The merger would have national implications:
A merger of two of the four remaining Bell phone companies would represent a huge step toward recreating the monopoly that existed in the phone business before the old AT&T was broken up in 1984.The resurrection of the old ATT was heralded by the recent acquisition of ATT by SBC; the new company took on the ATT name and presumably any ATT/BellSouth corporation would also do business as ATT.
A deal between AT&T and BellSouth could pressure Verizon to consider buying Qwest, the last of the four big Bell companies.
For customers nationwide, the immediate consequence would be small. No customer would lose choices they now have--both ATT and BellSouth are monopolies in their areas and those areas don't overlap.
Mike has been predicting this merger for months and I'll be interested to see what he has to say about it. Our immediate interest is in the consequences for Lafayette and the LUS project. Don't hope for any real changes in the phone company's stance toward Lafayette or competition.
ATT, while SBC, was infamous for abusive public relations war in the TriCities of Illinois, pursuing a course there that inspired much of the aggressive defense Lafayette used in our local fight. You can expect ATT to continue to try and block communities that want to provide for themselves using the same federal, state, public relations, and legal resources as has BellSouth.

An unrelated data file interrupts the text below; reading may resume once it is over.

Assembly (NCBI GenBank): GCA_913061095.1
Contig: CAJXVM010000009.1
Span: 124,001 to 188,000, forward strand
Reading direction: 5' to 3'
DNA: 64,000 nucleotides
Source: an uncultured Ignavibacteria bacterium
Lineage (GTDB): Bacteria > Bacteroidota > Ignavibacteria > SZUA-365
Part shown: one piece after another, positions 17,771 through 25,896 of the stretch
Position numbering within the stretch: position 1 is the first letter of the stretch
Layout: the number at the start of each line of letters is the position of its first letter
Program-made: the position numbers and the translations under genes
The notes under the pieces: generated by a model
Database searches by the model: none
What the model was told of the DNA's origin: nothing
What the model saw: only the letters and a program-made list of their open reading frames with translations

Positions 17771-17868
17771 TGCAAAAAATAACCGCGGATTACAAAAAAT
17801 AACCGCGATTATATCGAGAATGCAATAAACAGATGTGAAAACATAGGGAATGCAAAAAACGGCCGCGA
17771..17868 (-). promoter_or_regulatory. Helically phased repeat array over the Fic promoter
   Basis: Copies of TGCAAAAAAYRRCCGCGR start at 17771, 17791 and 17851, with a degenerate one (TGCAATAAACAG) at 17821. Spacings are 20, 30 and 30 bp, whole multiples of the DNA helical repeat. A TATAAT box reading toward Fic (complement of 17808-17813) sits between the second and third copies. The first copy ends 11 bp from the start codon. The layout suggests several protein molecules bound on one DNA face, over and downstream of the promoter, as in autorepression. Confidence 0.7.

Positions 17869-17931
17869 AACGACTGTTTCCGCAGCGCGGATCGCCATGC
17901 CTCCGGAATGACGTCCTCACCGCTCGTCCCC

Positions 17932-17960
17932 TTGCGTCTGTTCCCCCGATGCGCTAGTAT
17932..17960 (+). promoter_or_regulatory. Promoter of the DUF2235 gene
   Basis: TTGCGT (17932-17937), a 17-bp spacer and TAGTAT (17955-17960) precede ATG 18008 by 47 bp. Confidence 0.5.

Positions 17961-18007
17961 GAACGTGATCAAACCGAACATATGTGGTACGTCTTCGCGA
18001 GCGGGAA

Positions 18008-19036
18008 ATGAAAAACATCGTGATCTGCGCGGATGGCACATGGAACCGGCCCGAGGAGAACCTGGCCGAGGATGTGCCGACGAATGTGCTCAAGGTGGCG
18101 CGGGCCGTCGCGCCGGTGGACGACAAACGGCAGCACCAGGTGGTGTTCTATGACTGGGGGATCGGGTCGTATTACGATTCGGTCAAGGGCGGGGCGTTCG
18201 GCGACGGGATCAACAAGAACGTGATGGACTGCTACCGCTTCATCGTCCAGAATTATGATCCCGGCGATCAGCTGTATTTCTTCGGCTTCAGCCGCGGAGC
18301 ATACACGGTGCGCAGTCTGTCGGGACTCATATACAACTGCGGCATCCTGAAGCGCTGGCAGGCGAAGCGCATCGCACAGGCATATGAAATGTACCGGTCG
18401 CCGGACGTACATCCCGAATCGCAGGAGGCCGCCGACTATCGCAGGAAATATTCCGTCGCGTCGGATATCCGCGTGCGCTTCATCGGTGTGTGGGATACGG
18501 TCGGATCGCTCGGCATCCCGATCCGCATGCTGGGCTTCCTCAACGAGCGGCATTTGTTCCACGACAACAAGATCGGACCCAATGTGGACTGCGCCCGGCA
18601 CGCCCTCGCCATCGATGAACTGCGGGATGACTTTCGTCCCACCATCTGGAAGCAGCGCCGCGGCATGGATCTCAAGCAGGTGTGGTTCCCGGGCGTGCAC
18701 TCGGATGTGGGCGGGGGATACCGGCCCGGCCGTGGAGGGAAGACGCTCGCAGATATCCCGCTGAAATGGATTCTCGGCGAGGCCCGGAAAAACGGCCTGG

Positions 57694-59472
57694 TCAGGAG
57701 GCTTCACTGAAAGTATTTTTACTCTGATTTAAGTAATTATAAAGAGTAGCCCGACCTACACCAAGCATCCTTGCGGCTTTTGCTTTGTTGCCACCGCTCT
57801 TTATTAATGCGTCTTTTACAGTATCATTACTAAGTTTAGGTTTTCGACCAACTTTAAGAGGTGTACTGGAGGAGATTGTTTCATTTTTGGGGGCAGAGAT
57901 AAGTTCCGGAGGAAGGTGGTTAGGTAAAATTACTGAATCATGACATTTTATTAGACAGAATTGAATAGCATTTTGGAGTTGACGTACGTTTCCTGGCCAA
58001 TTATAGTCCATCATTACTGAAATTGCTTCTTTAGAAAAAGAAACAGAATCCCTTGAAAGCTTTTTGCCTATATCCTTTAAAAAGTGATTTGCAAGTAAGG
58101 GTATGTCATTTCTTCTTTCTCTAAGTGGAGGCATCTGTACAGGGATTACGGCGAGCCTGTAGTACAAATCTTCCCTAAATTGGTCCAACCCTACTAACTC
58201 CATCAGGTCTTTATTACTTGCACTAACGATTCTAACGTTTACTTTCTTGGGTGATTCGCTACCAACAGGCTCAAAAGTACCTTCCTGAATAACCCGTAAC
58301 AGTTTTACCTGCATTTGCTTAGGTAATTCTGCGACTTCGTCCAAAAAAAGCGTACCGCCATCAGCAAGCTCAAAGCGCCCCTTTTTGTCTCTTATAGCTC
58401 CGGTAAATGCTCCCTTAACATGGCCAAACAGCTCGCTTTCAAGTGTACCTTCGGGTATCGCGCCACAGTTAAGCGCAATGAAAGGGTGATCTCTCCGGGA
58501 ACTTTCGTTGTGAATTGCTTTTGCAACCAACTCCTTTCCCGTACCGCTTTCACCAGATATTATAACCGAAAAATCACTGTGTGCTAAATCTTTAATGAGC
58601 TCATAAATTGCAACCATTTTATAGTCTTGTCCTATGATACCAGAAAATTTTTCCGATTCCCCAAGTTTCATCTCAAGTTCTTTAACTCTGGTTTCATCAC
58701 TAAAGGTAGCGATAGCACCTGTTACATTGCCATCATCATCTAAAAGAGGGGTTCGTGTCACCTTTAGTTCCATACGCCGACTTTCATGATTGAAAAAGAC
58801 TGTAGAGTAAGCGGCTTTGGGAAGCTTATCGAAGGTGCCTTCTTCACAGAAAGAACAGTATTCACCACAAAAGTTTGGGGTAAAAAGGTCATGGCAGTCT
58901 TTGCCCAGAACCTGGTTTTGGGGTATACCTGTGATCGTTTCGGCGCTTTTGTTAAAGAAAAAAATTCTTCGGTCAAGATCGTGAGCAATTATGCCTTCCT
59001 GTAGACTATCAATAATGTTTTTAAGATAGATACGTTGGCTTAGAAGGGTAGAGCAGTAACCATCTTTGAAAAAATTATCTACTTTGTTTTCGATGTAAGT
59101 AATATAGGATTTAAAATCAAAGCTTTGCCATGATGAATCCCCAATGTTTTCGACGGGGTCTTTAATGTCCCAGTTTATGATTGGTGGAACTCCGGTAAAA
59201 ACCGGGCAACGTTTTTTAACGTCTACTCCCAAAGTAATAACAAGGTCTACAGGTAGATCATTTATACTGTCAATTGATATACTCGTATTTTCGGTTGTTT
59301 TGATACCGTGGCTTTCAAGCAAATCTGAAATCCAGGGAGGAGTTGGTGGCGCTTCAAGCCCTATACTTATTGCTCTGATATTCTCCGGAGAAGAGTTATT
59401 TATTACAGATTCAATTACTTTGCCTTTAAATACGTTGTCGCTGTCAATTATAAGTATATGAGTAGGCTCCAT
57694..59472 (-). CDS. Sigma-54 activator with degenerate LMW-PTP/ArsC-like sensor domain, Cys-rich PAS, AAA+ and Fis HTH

ATT and BellSouth are also pursuing very similar "Fiber to the Node" strategies toward getting into the crucial cable TV business. In contrast to Verizon (or LUS) which is running fiber to the home, ATT and BellSouth have pursued a strategy of building out fiber "deep" into field with the hope of beefing up their DSL lines and using those to provide enough bandwidth to fund a version of cable TV called "IPTV." "Internet Protocol TV" is basically a fancy term for downloading video; unlike their cable competitors, ATT/BellSouth customers won't have all the channels you watch constantly streaming through the connection to the home. Instead, a channel will have to be explicitly sent to the customer. This will mean a slight delay as you switch channels but will conserve bandwidth. ATT has been more willing to announce its video strategy publicly and has more test areas for its "Project Lightspeed" product.
In a lot of ways it looks like the acquisition of BellSouth by ATT will be a case of more of the same...but even more aggressively. The silver lining to this consolidation, such as it is, might be that the process of getting this by the feds might be distracting, that the new ATT will be straddled with monstrous debt, and that the sight of the giant phone company monopolies recombining could lead some of our federal and state representatives to question how wise it is to prohibit local competition.
It'll be well worth watch as all this unfolds. As always the devil will be in the details.